When it comes to weddings, everyone knows that the star of the show is the bride, who the groom must nervously await at the altar to say, ‘I do.’
But one particular detail tends to make all the difference when it comes to the groom's suit, and it’s often overlooked, despite being incredibly important, given that it makes a frequent appearance in photographs of the big day, just like your cufflinks and wedding band: we’re talking about buttonholes.
From the French word boutonniere, buttonholes are threaded through the eyelet on the jacket’s left-hand collar, above the heart. Over time, the two terms have gradually come to mean the same thing, and the world buttonhole is now often used to refer to the flower itself, which is placed through the buttonhole. But as you can imagine, they are two very different things.
Sitting in pride of place on an elegant dress shirt paired with a stylish suit, buttonholes can also be worn by close family members, such as witnesses and brothers. In high society, the small flower arrangement used for the groom's buttonhole tends to be coordinated with the bride's bouquet or, if the flowers are too large, it will at the very least match the bride’s chosen style and colour palette.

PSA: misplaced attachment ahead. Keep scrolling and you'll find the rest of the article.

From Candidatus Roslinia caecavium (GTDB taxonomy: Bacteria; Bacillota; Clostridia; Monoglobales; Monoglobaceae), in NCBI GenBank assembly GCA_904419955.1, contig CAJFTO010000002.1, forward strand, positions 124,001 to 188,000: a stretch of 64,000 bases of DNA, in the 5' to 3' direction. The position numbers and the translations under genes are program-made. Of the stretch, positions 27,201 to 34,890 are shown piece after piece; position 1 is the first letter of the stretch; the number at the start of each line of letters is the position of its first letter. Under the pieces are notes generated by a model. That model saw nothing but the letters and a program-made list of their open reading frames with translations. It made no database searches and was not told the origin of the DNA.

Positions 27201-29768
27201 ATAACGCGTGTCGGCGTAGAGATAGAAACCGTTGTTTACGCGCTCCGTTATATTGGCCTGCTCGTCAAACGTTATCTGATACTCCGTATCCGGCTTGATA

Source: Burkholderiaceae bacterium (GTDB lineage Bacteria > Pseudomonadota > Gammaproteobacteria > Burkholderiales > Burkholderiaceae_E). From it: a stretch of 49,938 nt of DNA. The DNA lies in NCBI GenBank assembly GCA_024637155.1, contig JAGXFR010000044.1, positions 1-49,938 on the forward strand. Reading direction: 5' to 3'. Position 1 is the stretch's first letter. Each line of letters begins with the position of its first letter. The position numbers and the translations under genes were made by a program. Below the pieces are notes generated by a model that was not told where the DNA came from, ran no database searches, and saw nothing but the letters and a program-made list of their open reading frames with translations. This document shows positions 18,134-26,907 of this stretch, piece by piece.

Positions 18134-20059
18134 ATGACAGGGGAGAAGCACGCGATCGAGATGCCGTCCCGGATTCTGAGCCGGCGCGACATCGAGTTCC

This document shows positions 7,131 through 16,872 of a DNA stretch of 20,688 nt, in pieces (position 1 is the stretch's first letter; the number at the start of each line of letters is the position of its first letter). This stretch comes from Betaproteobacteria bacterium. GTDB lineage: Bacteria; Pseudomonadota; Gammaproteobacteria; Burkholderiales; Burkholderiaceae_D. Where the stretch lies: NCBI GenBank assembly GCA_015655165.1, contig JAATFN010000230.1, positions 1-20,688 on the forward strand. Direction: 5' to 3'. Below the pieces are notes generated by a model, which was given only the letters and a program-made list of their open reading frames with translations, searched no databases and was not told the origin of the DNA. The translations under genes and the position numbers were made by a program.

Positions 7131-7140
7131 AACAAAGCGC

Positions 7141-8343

Rule number two: never pin a flower directly onto your lapel. It should always be threaded through the eyelet. And if your jacket doesn’t have an eyelet or buttonhole, we recommend getting a trusted tailor to make an alteration – because it’s a key detail.
According to the rules of etiquette, buttonhole flowers must be small and draw inspiration from the seasons. In spring, the most popular choices are freesias, daffodils and orchids, while lilies, gardenias and roses are perfect for the summer months, and gentians and irises are great for Autumn. And last but not least, you’ll often find camellias and Christmas roses on buttonholes during winter ceremonies.
A rustic, country style ceremony might suit jute or wildflowers instead, for a youthful and fresh look.
Flowers and foliage not for you? You could also opt for a classic brooch, a perfect choice for vintage, boho-chic or alternative weddings.
And if your wedding has a somewhat retro feel to it, why not pair your suit with an antique artefact, such as a vintage key or pocket watch.
It's entirely up to you: already got an idea about how to customise the buttonhole on your next dress shirt?
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